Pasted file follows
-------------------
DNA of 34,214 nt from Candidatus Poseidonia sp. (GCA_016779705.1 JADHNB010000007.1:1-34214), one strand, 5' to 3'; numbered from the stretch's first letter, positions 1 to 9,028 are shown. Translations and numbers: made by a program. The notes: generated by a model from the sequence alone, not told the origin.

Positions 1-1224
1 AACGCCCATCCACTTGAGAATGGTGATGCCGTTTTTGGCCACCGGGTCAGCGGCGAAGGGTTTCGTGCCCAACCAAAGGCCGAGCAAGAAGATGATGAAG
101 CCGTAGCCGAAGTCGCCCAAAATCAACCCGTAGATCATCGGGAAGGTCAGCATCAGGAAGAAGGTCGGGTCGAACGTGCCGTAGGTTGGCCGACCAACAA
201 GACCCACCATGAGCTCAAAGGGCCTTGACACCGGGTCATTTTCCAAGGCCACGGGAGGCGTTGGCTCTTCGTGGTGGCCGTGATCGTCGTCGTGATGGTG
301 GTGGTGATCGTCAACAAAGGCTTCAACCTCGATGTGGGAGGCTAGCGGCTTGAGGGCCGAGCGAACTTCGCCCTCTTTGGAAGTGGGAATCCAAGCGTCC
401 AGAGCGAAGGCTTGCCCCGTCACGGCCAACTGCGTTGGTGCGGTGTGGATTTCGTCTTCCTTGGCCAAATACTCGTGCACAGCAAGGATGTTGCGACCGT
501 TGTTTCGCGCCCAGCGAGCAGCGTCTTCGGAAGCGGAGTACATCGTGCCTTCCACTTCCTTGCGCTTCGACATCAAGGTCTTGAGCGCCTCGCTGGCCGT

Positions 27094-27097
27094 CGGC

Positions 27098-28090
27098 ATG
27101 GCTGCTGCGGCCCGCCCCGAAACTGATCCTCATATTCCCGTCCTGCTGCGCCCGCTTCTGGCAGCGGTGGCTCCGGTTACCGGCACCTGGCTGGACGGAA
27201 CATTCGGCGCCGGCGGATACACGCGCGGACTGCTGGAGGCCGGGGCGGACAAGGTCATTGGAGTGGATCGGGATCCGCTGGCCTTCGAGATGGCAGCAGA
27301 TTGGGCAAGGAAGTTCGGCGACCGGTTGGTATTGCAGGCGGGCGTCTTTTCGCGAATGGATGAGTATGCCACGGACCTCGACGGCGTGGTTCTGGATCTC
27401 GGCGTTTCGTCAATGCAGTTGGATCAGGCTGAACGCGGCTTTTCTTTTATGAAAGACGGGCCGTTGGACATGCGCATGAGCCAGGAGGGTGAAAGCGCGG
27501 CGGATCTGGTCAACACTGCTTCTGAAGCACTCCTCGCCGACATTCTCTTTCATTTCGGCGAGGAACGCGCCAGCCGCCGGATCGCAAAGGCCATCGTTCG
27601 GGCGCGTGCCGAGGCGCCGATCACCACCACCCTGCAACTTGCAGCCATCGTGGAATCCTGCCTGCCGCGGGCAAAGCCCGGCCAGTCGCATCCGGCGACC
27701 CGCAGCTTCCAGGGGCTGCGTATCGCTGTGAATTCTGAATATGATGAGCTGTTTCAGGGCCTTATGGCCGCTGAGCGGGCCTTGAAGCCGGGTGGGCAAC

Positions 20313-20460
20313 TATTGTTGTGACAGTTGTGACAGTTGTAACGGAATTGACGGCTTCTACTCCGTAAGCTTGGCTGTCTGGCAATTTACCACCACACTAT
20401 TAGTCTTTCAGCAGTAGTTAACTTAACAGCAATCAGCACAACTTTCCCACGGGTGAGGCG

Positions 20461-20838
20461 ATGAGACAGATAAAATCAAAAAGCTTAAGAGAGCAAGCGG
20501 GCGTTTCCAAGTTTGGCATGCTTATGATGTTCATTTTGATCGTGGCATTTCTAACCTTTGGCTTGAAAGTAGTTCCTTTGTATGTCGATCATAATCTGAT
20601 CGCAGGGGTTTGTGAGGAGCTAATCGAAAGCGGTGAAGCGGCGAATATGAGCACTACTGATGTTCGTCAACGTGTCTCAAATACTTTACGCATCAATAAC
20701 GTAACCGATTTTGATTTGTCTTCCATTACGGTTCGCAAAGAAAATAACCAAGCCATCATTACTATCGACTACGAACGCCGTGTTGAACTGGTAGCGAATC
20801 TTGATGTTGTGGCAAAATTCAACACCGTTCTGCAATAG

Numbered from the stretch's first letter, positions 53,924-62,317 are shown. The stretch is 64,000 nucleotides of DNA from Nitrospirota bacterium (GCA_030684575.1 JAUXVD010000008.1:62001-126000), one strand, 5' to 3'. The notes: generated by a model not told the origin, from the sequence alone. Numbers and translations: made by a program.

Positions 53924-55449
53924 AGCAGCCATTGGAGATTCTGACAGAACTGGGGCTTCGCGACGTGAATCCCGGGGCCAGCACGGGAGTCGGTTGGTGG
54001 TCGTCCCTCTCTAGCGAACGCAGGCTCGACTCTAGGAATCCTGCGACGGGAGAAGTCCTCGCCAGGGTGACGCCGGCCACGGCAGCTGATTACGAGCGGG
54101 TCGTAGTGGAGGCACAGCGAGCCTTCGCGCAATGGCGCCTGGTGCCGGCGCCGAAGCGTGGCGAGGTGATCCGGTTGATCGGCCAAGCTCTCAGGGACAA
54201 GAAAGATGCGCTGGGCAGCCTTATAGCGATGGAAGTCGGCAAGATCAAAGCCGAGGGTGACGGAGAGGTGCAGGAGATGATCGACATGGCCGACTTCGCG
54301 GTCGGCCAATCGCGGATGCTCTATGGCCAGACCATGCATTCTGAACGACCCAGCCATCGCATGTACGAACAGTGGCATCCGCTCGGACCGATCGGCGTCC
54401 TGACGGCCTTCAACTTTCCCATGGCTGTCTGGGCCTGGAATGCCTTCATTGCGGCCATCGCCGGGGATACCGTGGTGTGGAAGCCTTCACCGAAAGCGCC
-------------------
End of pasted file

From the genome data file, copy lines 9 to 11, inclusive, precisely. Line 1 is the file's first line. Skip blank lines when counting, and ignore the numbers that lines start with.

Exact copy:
Positions 27094-27097
27094 CGGC

Positions 27098-28090